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Pros and cons of onshore and offshore trusts

This article is part of
Guide to Inheritance Tax Planning

Trusts are a key vehicle used when gifting money to relatives or others in order to remove it from an individual’s estate, as they provide control to the client over how the money should be invested and the timing at which any beneficiaries receive either the income or the capital.

“They enable any subsequent growth from the date of gift to accumulate outside the settlor’s estate and ultimately the settled amount will normally fall out of the estate after seven years have expired from the date of the original gift,” adds Mr Thomson.

“Trusts have often been used for IHT planning because if you are able to get property into a trust free of inheritance tax, it may be possible to keep that property outside the reach of HMRC, possibly being able to pass them through one or more generations,” he says.

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“However, the trade-off is that with the potential IHT saving comes a loss of control and/or access to the capital.”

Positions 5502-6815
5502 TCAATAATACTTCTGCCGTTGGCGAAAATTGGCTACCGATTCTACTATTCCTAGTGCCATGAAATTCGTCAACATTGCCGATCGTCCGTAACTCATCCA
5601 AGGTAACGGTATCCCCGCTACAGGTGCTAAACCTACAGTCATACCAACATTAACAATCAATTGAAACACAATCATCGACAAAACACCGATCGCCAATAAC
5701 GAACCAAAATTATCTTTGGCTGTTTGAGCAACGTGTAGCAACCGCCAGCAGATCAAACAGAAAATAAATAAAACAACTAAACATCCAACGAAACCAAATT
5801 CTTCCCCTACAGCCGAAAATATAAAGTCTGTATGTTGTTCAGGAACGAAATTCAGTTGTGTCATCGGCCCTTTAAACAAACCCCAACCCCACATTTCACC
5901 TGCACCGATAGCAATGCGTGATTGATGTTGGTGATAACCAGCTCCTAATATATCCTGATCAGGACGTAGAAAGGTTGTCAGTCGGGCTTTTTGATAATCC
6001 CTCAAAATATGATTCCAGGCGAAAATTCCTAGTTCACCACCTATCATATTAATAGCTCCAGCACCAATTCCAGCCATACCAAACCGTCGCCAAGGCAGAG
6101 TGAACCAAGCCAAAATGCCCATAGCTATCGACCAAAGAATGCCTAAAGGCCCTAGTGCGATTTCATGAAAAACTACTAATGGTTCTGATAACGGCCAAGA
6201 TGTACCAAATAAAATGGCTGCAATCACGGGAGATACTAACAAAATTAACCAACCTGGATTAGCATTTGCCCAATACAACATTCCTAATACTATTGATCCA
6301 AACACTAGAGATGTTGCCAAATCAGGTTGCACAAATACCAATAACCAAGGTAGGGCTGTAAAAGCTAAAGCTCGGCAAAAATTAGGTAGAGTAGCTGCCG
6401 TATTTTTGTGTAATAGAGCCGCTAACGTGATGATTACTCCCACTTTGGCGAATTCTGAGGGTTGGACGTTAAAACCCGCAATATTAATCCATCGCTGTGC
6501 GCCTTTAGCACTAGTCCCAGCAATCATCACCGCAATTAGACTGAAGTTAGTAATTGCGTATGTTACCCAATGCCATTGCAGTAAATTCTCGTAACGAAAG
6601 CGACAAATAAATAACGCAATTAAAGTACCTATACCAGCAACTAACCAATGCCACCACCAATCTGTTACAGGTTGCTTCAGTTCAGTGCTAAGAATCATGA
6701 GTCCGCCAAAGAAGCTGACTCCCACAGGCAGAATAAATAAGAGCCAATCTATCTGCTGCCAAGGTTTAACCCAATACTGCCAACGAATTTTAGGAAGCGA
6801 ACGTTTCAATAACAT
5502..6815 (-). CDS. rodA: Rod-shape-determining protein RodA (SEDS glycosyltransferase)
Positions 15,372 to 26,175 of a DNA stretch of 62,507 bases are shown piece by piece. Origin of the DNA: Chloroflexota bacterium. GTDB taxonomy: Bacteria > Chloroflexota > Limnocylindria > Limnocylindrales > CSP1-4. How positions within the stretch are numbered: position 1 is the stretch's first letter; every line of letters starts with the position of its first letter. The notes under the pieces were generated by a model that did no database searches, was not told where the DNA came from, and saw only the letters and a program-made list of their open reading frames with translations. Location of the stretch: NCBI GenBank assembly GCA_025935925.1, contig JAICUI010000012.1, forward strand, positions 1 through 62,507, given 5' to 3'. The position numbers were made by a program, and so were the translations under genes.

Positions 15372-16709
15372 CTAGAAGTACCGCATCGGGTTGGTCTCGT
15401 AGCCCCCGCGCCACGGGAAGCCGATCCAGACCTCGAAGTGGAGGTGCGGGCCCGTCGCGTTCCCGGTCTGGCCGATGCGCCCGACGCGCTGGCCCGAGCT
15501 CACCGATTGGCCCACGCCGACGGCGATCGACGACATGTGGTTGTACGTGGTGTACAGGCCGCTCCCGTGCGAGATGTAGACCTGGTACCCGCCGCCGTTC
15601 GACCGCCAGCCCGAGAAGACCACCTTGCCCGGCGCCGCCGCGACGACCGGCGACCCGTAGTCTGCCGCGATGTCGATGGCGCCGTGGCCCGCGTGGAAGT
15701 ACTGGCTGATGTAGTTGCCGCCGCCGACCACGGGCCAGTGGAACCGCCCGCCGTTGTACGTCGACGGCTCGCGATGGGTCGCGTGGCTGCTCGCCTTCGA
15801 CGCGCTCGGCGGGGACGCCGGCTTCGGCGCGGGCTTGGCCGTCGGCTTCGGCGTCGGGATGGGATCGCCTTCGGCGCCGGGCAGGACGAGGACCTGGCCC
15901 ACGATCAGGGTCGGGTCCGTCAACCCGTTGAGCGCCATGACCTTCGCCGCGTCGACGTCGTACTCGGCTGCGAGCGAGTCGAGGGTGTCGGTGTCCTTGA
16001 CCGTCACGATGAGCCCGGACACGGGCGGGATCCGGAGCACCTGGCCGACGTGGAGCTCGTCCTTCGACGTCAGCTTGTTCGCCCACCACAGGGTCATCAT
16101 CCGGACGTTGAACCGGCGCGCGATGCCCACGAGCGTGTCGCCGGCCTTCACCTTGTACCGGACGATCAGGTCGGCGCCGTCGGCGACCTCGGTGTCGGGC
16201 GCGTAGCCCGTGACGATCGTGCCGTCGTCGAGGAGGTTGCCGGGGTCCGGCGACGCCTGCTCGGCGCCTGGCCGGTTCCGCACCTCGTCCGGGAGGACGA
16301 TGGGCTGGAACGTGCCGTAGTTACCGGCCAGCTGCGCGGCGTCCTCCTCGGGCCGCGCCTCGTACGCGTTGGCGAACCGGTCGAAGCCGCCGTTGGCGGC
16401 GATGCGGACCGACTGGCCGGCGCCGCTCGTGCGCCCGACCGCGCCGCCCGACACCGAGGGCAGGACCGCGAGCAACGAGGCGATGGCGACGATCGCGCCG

When setting up a trust the wording is crucial, and if the adviser is not an expert in trust wordings, he should seek separate legal advice.

Types of trust include:

• ‘Bare’. The beneficiary is absolutely entitled to the capital (the original asset) and any interest that original asset earns.

• ‘Interest in possession’. Beneficiary receives full access to all the income but they do not have any right to the capital.

• ‘Discretionary’. Trustees decide how the trust is run, how to use the trust’s income, and how the income and capital are distributed.

• ‘Accumulation’. Trustees use the income and capital to accumulate more wealth and add it to the existing capital.

Offshore trusts tend to normally be useful for advisers and trustees to give access to a wider range of investments, which will not only be insurance company funds but also unit trusts and investment trusts as well as offshore regulated funds, says Mr Thomson.

He cautions that the disadvantage of many offshore arrangements is that when the money is repatriated back to the UK by the beneficiary, a higher level of tax is payable, based on the beneficiary’s own income tax position.

In terms of factors that must be considered when using trusts in general, Mr Thompson highlights the following:

• income tax is potentially payable on trust income at 50%, although this can be reclaimed by beneficiaries who pay a lower rate of tax;

• if more than the current IHT nil rate band is gifted to a trust, there is an entry charge of 20% of the amount on the excess and potentially a 20% charge when capital is distributed;

• there is a ten year periodic charge for some trusts equating to 6% of the excess over the nil rate band; and

• legislation can and does change, so there is no guarantee that any arrangement set up now will always be effective in the future.